All of these are intended to satisfy human needs in more convenient and pleasant way.
Create employment. The biggest employer is the private business sector. Millions of jobs are provided by the
factories, service industries, agricultural enterprises, and the numerous small-scale businesses. For instance, the
super department stores like SM, Uniwide, Robinson and others employ thousands of workers. Likewise giant
corporations like SMC, Ayala and Soriano group of companies are great job creators. Such massive
employment has multiplier and accelerator effects in the whole economy. More jobs mean more incomes. This
increases demand for goods and services. This stimulates production. Again, more production requires more
employment.
Advantages of Entrepreneurship
 Every successful entrepreneur brings about benefits not only for himself/ herself but for the
municipality, region or country as a whole. The benefits that can be derived from entrepreneurial
activities are as follows:
 Self-employment, offering more job satisfaction and flexibility of the work force
 Employment for others, often in better jobs
 Development of more industries, especially in rural areas or regions disadvantaged by economic
changes, for example due to globalisation effects
 Encouragement of the processing of local materials into finished goods for domestic consumption as
well as for export
 Income generation and increased economic growth
 Healthy competition thus encourages higher quality products
 More goods and services available
 Development of new markets
 Promotion of the use of modern technology in small-scale manufacturing to enhance higher
productivity
 Encouragement of more researches/ studies and development of modern machines and equipment for
domestic consumption
 Development of entrepreneurial qualities and attitudes among potential entrepreneurs to bring about
significant changes in the rural areas
 Freedom from the dependency on the jobs offered by others
 The ability to have great accomplishments
 Reduction of the informal economy
 Emigration of talent may be stopped by a better domestic entrepreneurship climate
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Table of Contents:
  1. INTRODUCTION TO HUMAN RESOURCE DEVELOPMENT:The Concept and its Dimensions, Targets of Development
  2. FOUNDATIONS OF HUMAN BEHAVIOR:Attitudes, Personality, Emotional Intelligence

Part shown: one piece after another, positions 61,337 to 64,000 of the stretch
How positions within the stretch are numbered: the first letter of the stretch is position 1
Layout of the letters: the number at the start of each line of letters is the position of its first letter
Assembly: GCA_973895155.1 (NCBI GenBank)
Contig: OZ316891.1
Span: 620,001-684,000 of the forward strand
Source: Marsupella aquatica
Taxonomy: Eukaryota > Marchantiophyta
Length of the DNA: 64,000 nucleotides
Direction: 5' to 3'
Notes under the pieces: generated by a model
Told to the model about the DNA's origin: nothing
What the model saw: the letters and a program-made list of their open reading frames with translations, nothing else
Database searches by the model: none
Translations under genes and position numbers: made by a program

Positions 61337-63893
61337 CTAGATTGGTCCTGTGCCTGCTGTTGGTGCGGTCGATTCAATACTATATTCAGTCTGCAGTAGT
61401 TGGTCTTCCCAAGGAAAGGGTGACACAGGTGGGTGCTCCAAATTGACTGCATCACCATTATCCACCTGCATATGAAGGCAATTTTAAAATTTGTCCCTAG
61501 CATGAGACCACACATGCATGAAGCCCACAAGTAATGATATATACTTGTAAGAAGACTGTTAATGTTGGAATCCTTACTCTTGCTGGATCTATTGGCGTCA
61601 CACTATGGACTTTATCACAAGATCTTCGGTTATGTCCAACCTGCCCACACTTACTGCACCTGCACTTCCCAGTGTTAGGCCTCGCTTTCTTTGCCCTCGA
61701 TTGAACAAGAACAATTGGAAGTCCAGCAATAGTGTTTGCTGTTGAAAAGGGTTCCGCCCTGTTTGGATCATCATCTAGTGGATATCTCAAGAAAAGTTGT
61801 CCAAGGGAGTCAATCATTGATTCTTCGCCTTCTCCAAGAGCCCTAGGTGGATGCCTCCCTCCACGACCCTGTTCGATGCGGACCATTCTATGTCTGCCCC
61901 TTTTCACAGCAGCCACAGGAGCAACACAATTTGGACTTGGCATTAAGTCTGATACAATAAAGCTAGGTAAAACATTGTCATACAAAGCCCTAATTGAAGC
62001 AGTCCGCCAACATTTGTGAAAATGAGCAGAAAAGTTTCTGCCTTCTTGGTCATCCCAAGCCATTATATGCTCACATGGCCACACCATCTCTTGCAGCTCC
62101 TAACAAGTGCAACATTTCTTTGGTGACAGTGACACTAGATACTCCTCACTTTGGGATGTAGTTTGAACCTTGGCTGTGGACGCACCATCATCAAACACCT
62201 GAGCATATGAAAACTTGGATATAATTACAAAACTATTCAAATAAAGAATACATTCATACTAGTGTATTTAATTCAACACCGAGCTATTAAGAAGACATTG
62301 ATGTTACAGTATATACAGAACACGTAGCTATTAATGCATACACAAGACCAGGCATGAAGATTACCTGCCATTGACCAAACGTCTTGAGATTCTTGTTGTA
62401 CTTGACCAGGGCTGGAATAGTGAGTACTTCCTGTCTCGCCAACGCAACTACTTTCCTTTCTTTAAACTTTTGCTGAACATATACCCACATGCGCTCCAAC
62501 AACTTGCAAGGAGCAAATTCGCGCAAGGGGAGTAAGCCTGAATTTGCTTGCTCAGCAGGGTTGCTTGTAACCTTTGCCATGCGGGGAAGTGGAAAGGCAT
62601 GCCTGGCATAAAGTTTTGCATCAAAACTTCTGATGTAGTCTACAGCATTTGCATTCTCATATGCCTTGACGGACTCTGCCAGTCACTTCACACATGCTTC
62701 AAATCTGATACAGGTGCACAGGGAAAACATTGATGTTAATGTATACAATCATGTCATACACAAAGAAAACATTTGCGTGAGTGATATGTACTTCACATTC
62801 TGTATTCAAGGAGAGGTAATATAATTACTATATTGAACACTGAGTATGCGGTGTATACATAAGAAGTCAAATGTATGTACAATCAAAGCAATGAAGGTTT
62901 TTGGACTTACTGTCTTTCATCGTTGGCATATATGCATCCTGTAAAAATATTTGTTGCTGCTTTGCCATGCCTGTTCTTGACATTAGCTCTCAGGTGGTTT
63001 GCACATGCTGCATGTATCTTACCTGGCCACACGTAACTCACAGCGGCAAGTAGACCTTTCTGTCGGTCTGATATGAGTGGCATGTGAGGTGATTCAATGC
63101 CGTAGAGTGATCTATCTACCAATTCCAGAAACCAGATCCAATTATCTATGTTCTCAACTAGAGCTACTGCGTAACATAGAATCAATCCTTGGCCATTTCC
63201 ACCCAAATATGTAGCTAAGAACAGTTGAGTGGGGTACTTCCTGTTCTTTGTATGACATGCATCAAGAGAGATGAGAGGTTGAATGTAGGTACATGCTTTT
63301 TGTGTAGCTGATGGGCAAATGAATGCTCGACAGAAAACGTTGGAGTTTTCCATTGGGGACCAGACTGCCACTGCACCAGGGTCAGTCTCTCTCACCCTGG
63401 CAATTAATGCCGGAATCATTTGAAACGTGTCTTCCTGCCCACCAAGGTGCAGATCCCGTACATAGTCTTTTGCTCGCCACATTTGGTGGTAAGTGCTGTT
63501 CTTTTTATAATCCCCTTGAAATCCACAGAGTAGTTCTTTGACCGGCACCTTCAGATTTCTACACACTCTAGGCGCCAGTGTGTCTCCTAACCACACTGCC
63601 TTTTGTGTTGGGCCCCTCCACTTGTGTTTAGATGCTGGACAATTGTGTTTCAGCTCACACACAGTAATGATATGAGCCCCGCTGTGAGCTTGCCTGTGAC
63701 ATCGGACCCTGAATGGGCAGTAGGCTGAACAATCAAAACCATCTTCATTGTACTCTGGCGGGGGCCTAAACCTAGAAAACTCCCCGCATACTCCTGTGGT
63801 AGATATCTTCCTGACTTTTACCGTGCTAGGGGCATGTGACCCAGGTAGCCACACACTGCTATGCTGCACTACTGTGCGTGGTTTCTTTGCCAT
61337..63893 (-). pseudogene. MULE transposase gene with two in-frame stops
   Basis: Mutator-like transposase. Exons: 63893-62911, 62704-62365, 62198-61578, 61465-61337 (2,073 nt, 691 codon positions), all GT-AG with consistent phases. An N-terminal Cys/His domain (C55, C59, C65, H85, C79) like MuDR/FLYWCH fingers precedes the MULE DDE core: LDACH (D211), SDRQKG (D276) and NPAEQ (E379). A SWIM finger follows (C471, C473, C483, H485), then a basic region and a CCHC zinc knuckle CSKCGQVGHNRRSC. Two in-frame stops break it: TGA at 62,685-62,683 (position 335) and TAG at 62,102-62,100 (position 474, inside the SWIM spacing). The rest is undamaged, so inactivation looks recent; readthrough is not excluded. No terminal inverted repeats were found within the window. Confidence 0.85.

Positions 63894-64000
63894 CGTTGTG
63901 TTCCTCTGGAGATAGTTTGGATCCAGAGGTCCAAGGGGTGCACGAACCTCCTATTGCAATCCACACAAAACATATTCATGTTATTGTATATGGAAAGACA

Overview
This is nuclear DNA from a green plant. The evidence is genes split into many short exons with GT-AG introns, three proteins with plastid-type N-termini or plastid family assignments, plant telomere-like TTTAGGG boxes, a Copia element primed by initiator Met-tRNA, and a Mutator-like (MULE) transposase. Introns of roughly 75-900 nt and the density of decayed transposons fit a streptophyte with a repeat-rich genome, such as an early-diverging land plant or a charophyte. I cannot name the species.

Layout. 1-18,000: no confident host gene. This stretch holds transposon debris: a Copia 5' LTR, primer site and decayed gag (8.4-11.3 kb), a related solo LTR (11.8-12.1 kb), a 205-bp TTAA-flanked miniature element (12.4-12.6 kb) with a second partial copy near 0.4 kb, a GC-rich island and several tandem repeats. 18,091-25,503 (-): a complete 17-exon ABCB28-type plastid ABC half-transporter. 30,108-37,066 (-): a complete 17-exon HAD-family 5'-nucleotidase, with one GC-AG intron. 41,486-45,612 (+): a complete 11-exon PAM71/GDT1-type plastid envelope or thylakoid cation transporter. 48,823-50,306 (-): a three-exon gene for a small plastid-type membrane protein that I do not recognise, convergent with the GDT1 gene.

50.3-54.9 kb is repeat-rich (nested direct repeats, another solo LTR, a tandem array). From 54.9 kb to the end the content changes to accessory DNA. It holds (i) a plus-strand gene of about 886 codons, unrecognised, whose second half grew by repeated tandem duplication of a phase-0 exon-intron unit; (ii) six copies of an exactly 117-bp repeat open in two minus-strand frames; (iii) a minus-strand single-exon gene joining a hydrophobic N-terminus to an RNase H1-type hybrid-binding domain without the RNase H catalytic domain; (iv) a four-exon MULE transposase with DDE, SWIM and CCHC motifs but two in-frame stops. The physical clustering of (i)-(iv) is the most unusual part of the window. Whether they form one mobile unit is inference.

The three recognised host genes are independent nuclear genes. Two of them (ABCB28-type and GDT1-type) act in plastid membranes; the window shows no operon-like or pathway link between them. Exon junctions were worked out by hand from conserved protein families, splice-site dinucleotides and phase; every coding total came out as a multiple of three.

3. PERCEPTION:Attribution Theory, Shortcuts Frequently Used in Judging Others
  4. INTRINSIC MOTIVATION:Why Choose Big Five Framework?, THE OUTCOME OF FIVE FACTOR MODEL
  5. FIVE FACTOR MODEL:The Basis of Intrinsically Motivated Behavior, Intrinsic Motivation and Values
  6. MOTIVATION:EARLY THEORIES OF MOTIVATION, Designing Motivating Jobs
  7. The Motivation Process:HOW TO MOTIVATE A DIVERSE WORKFORCE?,
  8. INTERPERSONAL COMMUNICATION:PRINCIPLES OF INTERPERSONAL COMMUNICATION
  9. THE WORLD BEYOND WORDS:DIFFERENCES BETWEEN VERBAL AND NONVERBAL COMMUNICATION, MINDFUL LISTENING
  10. TRANSACTIONAL ANALYSIS:EGO STATES, Parent Ego State, Child Ego State
  11. TYPES OF TRANSACTIONS:Complementary Transactions, Crossed Transactions, Ulterior Transactions
  12. NEURO-LINGUISTIC-PROGRAMMING
  13. CREATE YOUR OWN BLUEPRINT
  14. LEADERSHIP:ORGANIZATIONAL DEMOCRACY
  15. LEADERSHIP:Environment and Strategic Leadership Link, Concluding Remarks
  16. UNDERSTANDING GROUP BEHAVIOR:Stages of Group Development, Advantages of Group Decision Making
  17. UNDERSTANDING TEAM BEHAVIOR:TYPES OF TEAMS, Characteristics of Effective Teams,
  18. EMOTIONAL FACET:PHYSICAL FACET
  19. HUMAN RESOURCE DEVELOPMENT & THE ROLE OF GOVERNACE:Rule of Law, Transparency,
  20. HUMAN RESOURCE DEVELOPMENT:The Concept and Its Dimensions, Targets of Development
  21. HUMAN DEVELOPMENT INDEX (HDI):Methodology,
  22. REPORTS:Criticisms of Freedom House Methodology, GROSS NATIONAL HAPPINESS
  23. SECTORS OF A SOCIETY: SOME BASIC CONCEPTS:PUBLIC SECTOR, PRIVATE SECTOR
  24. NON GOVERNMENTAL ORGANIZATIONS (NGOS):Types, Methods, Management, Citizen organization
  25. HEALTH SECTOR:Health Impact of the Lebanon Crisis, Main Challenges,
  26. A STUDY ON QUALITY OF PRIMARY EDUCATION BACKGROUND AND RATIONALE
  27. ADULT EDUCATION:Lifelong learning
  28. THE PRACTICAL PERSPECTIVE OF ADULT EDUCATION:Problems of Adult Literacy, Strategies for Educating Adults for the Future
  29. TECHNICAL & VOCATIONAL EDUCATION:VET Internationally, Technical Schools
  30. ASSESSING THE LINK BETWEEN INTELLECTUAL CAPITAL FORMATION AND PERFORMANCE OF A UNIVERSITY
  31. SCIENCE & TECHNOLOGY EDUCATION:Social responsibility, Curriculum content
  32. ENVIRONMENT:Dark Greens and Light Greens, Environmental policy instruments
  33. HDI AND GENDER SENSITIVITY:Gender Empowerment Measure
  34. THE PLIGHT OF INDIAN WOMEN:
  35. ENTREPRENEURSHIP:Characteristics of entrepreneurship, Advantages of Entrepreneurship
  36. A REVISIT OF MODULE I & II
  37. HUMAN DEVELOPMENT & ECONOMIC GROWTH (1975 TO 2003):
  38. PUBLIC PRIVATE PARTNERSHIP:Origins, The Desired Outcomes of PPPs
  39. PRINCIPLES OF PUBLIC PRIVATE PARTNERSHIP (PPP):Situation in Pakistan,
  40. DEVOLUTION REFORMS A NEW SYSTEM OF GOVERNMENT:
  41. GOOD GOVERNANCE:Participation, Rule of law, Accountability
  42. MACROECONOMIC PROFILE OF A COUNTRY: EXAMPLE ECONOMY OF PAKISTAN
  43. COORDINATION IN GOVERNANCE: AN EXAMPLE OF EU, The OMC in Social Inclusion
  44. MOBILIZING REGIONAL EDUCATIONAL RESOURCES: THE ASEAN UNIVERSITY NETWORK, A CASE STUDY
  45. GOVERNMENT PRIORITIES AND POLICIES:Role of Government, Socio Cultural Factors in Implementing HRD Programs